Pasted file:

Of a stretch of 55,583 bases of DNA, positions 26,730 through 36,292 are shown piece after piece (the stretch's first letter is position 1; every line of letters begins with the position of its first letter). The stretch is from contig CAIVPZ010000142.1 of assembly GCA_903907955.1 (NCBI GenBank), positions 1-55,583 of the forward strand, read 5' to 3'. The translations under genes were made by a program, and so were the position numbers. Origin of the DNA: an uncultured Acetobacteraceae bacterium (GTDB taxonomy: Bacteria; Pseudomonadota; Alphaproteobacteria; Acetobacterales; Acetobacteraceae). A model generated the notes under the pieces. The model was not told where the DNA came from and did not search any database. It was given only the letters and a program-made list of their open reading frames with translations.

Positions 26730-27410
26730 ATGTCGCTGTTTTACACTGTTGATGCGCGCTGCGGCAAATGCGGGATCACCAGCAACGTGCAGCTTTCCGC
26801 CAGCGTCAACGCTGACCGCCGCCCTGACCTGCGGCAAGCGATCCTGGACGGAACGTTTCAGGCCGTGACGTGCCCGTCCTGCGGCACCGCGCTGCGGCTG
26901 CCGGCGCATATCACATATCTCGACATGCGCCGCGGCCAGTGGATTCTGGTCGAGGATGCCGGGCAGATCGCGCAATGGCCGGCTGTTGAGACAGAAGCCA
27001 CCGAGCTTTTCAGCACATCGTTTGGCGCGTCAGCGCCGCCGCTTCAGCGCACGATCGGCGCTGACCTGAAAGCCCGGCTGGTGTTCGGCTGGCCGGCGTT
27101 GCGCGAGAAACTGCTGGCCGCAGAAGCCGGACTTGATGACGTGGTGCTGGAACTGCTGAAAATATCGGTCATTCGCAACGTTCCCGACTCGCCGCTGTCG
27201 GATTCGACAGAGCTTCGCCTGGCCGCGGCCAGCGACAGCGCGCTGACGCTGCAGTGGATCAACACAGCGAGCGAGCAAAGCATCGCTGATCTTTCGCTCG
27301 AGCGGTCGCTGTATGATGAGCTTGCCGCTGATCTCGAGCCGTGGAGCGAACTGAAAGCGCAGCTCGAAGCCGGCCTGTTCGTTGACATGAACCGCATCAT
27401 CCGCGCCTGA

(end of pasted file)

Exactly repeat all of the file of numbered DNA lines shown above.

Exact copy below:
Of a stretch of 55,583 bases of DNA, positions 26,730 through 36,292 are shown piece after piece (the stretch's first letter is position 1; every line of letters begins with the position of its first letter). The stretch is from contig CAIVPZ010000142.1 of assembly GCA_903907955.1 (NCBI GenBank), positions 1-55,583 of the forward strand, read 5' to 3'. The translations under genes were made by a program, and so were the position numbers. Origin of the DNA: an uncultured Acetobacteraceae bacterium (GTDB taxonomy: Bacteria; Pseudomonadota; Alphaproteobacteria; Acetobacterales; Acetobacteraceae). A model generated the notes under the pieces. The model was not told where the DNA came from and did not search any database. It was given only the letters and a program-made list of their open reading frames with translations.

Positions 26730-27410
26730 ATGTCGCTGTTTTACACTGTTGATGCGCGCTGCGGCAAATGCGGGATCACCAGCAACGTGCAGCTTTCCGC
26801 CAGCGTCAACGCTGACCGCCGCCCTGACCTGCGGCAAGCGATCCTGGACGGAACGTTTCAGGCCGTGACGTGCCCGTCCTGCGGCACCGCGCTGCGGCTG
26901 CCGGCGCATATCACATATCTCGACATGCGCCGCGGCCAGTGGATTCTGGTCGAGGATGCCGGGCAGATCGCGCAATGGCCGGCTGTTGAGACAGAAGCCA
27001 CCGAGCTTTTCAGCACATCGTTTGGCGCGTCAGCGCCGCCGCTTCAGCGCACGATCGGCGCTGACCTGAAAGCCCGGCTGGTGTTCGGCTGGCCGGCGTT
27101 GCGCGAGAAACTGCTGGCCGCAGAAGCCGGACTTGATGACGTGGTGCTGGAACTGCTGAAAATATCGGTCATTCGCAACGTTCCCGACTCGCCGCTGTCG
27201 GATTCGACAGAGCTTCGCCTGGCCGCGGCCAGCGACAGCGCGCTGACGCTGCAGTGGATCAACACAGCGAGCGAGCAAAGCATCGCTGATCTTTCGCTCG
27301 AGCGGTCGCTGTATGATGAGCTTGCCGCTGATCTCGAGCCGTGGAGCGAACTGAAAGCGCAGCTCGAAGCCGGCCTGTTCGTTGACATGAACCGCATCAT
27401 CCGCGCCTGA